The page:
Thursday, April 16, 2009

The Rough Start

OK. I know what you're thinking. "Here comes Jake to tell us everything's going to be alright, even though we're definitely screwed." Well, I am here to tell you everything's alright, that it's too early to panic, and the Red Sox just need to find some consistency. But I'd also be lying if I said the lackluster 3-6 start doesn't cause at least some level of trepidation for me.

Let's start with the good. Kevin Youkilis has been hot since Opening Day, slugging at a .722 clip with a couple bombs to boot. Jason Bay has been similarly solid, hitting .345 with an impressive 10 walks in nine games. For all the concern about Jason Varitek, he hit two homers in the Tampa series from the left side of the plate. As for the pitching, Brad Penny looked solid in his only start thus far, and Tim Wakefield's sterling complete game yesterday provided a reminder of what the old man can do with the knuckler is dancing (his new batterymate, George Kottaras, has also been impressive behind the plate and with the bat). Justin Masterson was terrific in the long relief role on Wednesday, and I feel confident whenever he's in the game. Two of the more unheralded members of the bullpen, Ramon Ramirez and Manny Delcarmen, have combined to throw ten scoreless innings to begin the season. And overall, the team defense has been sterling, living up to every preseason expectation.

So all that is really good. Unfortunately, the list of bad things is a bit longer.

There's no easy way to put this: David Ortiz looks lost at the plate. He got his first extra-base hit of the season yesterday. I'm sorry, but given his skill set in 2009, Ortiz is no good to the Red Sox or any team if he's only hitting singles (although maybe he's transforming since he did try, unsuccessfully, to steal a base last week). He just looks flat-out awful right now. It's not good. I'm not blaming this not having Manny hitting behind him; I just wonder if we've seen the best of David Ortiz. Knowing him, though, he could go on a tear the next few weeks and make all the naysayers look bad. I hope like hell that happens.

Dustin Pedroia (7-for-39, 1 RBI) and Jacoby Ellsbury (7-for-36, 2 R) are yet to get untracked. Given their youth and talent, I'm not worried about how they'll perform over the whole season. I'm a bit more concerned about the likes of Mike Lowell (8-for-35, 5 Ks) and J.D. Drew (7-for-30, 7 Ks) and how this season will treat them. To be fair, both have come up with some clutch hits and each have smashed two homers. But with their age and injury history...I just don't know.

Jed Lowrie started the year 1-for-18 before Terry Francona placed him on the DL with that chronic wrist injury. With Julio Lugo still on the shelf, Nick Green has actually filled in rather nicely. These journeyman types obviously love to be in the big leagues for any extended stay, and typically try as hard as possible to impress when given the chance. Still, I never thought I'd get to a point where I'm itching for Lugo to return.

People are whining about this team's offense, but I've been most concerned about the starting pitching. After wowing everyone on Opening Day, Josh Beckett was mediocre in his second start and the extra-circulars earned him a six-game suspension (totally ridiculous, by the way). It at least appears that Beckett is fully healthy following an '08 riddled with nagging injuries. Whether he can be consistent remains a question.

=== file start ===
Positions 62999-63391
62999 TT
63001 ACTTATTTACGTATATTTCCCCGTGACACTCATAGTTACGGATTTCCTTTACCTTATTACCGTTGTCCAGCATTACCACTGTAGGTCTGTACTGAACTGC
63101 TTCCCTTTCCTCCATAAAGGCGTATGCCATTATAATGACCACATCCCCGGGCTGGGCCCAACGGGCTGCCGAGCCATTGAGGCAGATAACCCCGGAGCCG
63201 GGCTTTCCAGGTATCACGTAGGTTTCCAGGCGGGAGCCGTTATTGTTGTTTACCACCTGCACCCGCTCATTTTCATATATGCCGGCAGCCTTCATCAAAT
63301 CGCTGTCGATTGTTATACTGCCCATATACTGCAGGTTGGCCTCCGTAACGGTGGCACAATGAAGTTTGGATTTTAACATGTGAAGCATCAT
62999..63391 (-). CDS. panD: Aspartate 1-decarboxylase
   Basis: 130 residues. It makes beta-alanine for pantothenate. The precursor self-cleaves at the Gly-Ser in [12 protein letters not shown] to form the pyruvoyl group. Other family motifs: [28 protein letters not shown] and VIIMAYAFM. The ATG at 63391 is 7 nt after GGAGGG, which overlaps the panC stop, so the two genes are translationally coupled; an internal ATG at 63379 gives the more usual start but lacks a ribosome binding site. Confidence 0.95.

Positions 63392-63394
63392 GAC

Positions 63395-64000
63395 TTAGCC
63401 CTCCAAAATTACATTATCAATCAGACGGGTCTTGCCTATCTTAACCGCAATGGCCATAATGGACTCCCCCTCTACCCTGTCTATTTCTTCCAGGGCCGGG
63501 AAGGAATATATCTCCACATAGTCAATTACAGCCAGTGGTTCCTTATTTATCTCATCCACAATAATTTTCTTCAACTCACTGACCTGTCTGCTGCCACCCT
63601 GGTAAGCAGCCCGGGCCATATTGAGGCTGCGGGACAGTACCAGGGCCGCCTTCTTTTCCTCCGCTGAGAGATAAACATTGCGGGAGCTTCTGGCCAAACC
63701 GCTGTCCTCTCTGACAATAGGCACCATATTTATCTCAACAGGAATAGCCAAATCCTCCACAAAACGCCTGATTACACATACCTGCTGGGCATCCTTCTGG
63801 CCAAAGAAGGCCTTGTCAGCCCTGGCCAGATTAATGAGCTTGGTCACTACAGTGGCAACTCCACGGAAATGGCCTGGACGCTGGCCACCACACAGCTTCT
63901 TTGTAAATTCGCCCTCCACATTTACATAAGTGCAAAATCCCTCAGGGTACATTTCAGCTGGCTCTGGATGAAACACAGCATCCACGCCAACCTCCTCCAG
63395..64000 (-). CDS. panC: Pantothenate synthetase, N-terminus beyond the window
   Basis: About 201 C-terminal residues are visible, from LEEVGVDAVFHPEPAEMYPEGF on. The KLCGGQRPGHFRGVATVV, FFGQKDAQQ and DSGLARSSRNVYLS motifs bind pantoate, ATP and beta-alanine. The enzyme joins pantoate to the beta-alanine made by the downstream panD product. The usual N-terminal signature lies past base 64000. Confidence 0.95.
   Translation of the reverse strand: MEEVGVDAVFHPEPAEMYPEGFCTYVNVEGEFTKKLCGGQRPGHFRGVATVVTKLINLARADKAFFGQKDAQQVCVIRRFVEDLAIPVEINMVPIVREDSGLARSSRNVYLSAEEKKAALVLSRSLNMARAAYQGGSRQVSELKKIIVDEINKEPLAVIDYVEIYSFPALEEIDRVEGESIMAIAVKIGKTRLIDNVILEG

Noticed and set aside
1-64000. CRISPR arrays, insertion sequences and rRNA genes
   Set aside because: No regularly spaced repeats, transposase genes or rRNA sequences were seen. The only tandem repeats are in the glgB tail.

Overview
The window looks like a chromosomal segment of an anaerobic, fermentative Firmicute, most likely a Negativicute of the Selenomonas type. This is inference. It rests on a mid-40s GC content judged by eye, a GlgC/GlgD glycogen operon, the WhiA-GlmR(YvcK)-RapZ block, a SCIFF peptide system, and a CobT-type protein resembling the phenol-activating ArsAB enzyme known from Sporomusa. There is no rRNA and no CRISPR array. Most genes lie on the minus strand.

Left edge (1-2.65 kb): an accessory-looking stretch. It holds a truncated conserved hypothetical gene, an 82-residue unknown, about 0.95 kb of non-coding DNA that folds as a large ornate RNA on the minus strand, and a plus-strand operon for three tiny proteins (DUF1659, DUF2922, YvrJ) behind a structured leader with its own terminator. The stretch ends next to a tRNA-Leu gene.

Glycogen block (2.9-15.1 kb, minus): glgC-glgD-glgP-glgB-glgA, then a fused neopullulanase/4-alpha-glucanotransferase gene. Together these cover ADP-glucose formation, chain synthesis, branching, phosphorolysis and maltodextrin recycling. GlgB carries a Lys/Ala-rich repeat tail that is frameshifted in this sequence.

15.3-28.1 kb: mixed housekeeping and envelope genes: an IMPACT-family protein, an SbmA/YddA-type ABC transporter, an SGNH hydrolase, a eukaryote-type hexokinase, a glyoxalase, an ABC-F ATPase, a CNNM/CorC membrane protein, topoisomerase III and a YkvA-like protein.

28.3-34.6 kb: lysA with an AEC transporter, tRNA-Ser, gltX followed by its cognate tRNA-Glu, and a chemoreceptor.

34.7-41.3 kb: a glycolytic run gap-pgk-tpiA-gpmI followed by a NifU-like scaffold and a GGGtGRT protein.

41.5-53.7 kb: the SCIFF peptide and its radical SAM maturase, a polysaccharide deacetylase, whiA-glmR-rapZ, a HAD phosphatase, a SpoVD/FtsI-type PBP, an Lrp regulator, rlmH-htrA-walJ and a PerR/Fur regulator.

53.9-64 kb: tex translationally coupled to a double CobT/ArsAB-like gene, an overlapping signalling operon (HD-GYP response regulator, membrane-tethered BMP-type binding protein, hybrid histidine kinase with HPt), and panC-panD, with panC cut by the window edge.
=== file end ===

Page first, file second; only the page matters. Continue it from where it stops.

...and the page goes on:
Jon Lester has struggled in both of his starts thus far. It strikes me as odd because he's got 11 Ks and just two walks in 11 innings, yet he's allowed 18 hits and three homers (he allowed 14 homers all of last year). So it's a good sign that he's still striking people out. My worry is that the load he shouldered last year could be catching up to him sooner than I expected.

I'm not sure I can bring myself to discuss what's happened to Dice-K. I'm completely stunned. Everyone wants to blame the WBC, but it's more than that. I almost don't want to know.

Takashi Saito, Hideki Okajima and Javier Lopez have a combined ERA of 7.20 in 10 innings. Yikes. And what can we say about Jonathan Papelbon? He's been getting the job done, but at what cost? Does he really only have a 94 mph heater with no life? Is this really the same guy? Where's the deadly splitter? Christ, where's that average slider? Give us something, Paps! Meanwhile, Daniel Bard has nine strikeouts in six innings at Pawtucket so far. The Sox ought to cut bait on Lopez, bring up Bard and scare the piss out of Papelbon in the process. Then maybe he'll come to his senses and start throwing some frickin' splitters.

So what are the things I'm really worried about? Definitely Ortiz. He just doesn't look the same. I'll worry about Lester until he stops giving up so many hits. And I'm worried about Papelbon, in general. I'm not quite at that level yet for Drew or Lowell, or any of the eternally-fickle bullpen guys, but it could get there soon.

Otherwise, let's all just calm down. Four games against Baltimore, who's #2 starter is Koji Uehara, might be just what the Sox need. Perhaps they sweep the four games, and life will go back to being just wonderful.

Either way, in my opinion, it's too early to get too up or down about a team. We are exactly 1/18th of the way through the season. There's many more games to be play, transactions to be made, and fun to be had.

Before I go, take a look at the first thing I've written about baseball that I also got paid for: a game recap from an extra-inning affair between Pentucket and Triton. (Do me and everyone at the Daily News a favor and click on that link 1,000,000 times today, please?) It was great to get out there, hope it's warmer next time.

Take care and enjoy the spring. It's awesome to watch baseball every night again, isn't it?

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